Are we in for some sort of subprime auto loan crisis, or is there another explanation for what is going on?

Subprime Auto Loans: a Shifting Market

The data and perspective in today’s infographic comes from consumer credit reporting agency Equifax, and it helps to explain what is potentially going on in today’s auto loans market.…

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Admin

When The SEC Investigates Market Failures

This week, the SEC gave us a belated Christmas present.  But what does it actually portend?

The present in question is an 88-page "Research Note" from the SEC's Division of Trading and Markets titled "Equity Market Volatility on August 24, 2015." It's an innocuous-enough title, but for us market-structure wonks, it's kind of a big deal.

The conclusions of the piece are purely factual, and include dozens of pages of juicy charts and tables (be still my nerdy heart!). There's little or no conjecture, and there's absolutely no policy recommendations.

It outlines the facts of that fateful trading day, discussing what went wrong, and which classes of securities were affected. It's a gold mine for folks who want to dig in and understand what happens when things break, and, for any investor, it's worth reading at least the first…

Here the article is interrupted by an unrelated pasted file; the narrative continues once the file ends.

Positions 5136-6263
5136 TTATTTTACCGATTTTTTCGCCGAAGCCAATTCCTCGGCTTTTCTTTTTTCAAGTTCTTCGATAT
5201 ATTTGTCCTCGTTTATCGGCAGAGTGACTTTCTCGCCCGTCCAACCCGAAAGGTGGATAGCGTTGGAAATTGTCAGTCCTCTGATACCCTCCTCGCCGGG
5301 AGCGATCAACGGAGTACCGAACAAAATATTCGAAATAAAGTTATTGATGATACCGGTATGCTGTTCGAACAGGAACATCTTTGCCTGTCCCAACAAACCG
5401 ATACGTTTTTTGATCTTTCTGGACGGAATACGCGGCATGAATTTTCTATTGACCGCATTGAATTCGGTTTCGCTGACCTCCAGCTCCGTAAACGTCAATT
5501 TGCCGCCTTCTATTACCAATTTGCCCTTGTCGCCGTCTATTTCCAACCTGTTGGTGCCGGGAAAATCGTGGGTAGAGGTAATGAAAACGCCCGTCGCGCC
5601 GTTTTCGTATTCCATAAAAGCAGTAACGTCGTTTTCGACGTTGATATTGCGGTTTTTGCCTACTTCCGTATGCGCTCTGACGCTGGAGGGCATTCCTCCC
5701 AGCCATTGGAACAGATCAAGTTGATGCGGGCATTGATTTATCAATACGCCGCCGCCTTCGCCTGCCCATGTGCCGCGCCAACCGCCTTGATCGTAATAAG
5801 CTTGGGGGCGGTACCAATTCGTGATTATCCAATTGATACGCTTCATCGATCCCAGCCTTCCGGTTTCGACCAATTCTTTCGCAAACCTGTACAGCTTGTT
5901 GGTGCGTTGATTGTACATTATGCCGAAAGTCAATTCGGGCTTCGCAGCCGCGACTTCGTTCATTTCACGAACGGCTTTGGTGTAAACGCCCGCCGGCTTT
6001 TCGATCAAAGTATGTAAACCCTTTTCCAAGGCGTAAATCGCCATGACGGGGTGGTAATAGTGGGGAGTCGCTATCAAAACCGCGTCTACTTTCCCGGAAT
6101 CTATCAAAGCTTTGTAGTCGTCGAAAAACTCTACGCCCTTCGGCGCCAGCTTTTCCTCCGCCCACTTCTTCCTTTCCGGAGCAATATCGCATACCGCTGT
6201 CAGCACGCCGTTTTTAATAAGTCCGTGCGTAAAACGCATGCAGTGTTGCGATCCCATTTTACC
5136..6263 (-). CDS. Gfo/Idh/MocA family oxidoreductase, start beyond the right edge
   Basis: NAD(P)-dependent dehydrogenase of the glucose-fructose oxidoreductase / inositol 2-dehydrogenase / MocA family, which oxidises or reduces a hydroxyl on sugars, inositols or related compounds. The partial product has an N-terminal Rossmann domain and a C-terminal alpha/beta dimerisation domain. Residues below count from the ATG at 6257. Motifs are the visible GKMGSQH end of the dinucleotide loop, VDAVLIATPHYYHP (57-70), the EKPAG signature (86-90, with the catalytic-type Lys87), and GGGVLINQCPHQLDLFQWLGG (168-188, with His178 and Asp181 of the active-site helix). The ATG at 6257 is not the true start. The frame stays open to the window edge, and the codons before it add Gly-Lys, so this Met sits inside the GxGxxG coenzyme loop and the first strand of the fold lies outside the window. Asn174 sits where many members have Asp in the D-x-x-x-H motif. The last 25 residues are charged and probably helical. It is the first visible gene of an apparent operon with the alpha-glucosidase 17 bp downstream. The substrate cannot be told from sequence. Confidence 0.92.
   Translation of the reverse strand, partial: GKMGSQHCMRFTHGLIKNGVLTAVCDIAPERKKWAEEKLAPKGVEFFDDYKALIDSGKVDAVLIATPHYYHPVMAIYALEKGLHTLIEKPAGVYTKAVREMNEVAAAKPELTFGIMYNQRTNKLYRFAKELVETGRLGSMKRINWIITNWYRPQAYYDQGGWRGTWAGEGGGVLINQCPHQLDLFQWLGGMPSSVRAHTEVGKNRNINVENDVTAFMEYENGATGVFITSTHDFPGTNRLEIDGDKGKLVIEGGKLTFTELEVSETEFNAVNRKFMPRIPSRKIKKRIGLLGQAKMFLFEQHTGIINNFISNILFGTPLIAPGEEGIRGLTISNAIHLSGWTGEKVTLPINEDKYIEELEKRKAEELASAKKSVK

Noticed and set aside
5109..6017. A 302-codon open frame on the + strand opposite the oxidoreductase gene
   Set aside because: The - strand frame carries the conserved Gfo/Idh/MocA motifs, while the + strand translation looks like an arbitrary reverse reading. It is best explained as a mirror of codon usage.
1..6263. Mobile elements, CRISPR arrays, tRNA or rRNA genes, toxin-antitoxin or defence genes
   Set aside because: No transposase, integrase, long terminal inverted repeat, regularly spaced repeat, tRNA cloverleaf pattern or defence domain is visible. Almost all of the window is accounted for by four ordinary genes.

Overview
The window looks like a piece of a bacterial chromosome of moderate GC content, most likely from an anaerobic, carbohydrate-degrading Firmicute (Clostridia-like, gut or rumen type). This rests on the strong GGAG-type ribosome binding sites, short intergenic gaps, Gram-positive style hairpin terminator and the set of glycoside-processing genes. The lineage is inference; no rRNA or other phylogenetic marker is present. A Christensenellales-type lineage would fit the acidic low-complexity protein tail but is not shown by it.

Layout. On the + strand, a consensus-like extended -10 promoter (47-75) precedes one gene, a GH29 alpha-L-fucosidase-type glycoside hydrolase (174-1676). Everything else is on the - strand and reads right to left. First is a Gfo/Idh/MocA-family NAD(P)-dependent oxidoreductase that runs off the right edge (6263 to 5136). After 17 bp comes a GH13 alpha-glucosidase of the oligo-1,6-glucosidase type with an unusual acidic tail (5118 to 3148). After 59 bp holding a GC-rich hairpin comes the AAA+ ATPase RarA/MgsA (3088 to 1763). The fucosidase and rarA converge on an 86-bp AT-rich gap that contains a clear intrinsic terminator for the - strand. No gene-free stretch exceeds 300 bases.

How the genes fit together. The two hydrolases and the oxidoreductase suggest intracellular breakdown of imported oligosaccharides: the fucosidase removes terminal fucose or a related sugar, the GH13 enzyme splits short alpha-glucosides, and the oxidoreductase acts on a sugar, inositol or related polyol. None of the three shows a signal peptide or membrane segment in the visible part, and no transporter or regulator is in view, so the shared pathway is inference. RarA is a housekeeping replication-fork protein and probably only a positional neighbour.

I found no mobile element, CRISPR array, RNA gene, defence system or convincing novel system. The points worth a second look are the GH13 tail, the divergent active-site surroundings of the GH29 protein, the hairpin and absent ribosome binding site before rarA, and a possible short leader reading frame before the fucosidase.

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Admin

Doubts Begin Chipping Away At The Stock Market

In the stock market, until recently, just about any news was good news.

Company earnings stumbled? Investors shrugged them off, sending shares higher. Economic growth was disappointing? So what.

But now that is changing.

Consider the recent trading in Apple, the world’s most valuable public company and a certifiable stock market darling. Apple announced…

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Admin

Gold Shrugs Off 'Armageddon'

This was the week Greece inched closest to chaos, as a bank holiday and a technical default caused markets around the world to erupt in turmoil. They recovered somewhat Tuesday, and futures looked stronger Wednesday morning, but on Monday, the NASDAQ Composite Index lost 2.4 percent, the Standard & Poor's 500 Index lost 2.09 percent and the Dow Jones Industrial Average fell 1.95 percent. Volatility exploded, as the Chicago Board Options Exchange Volatility Index surged 35 percent, its biggest increase in two years, to 18.85. …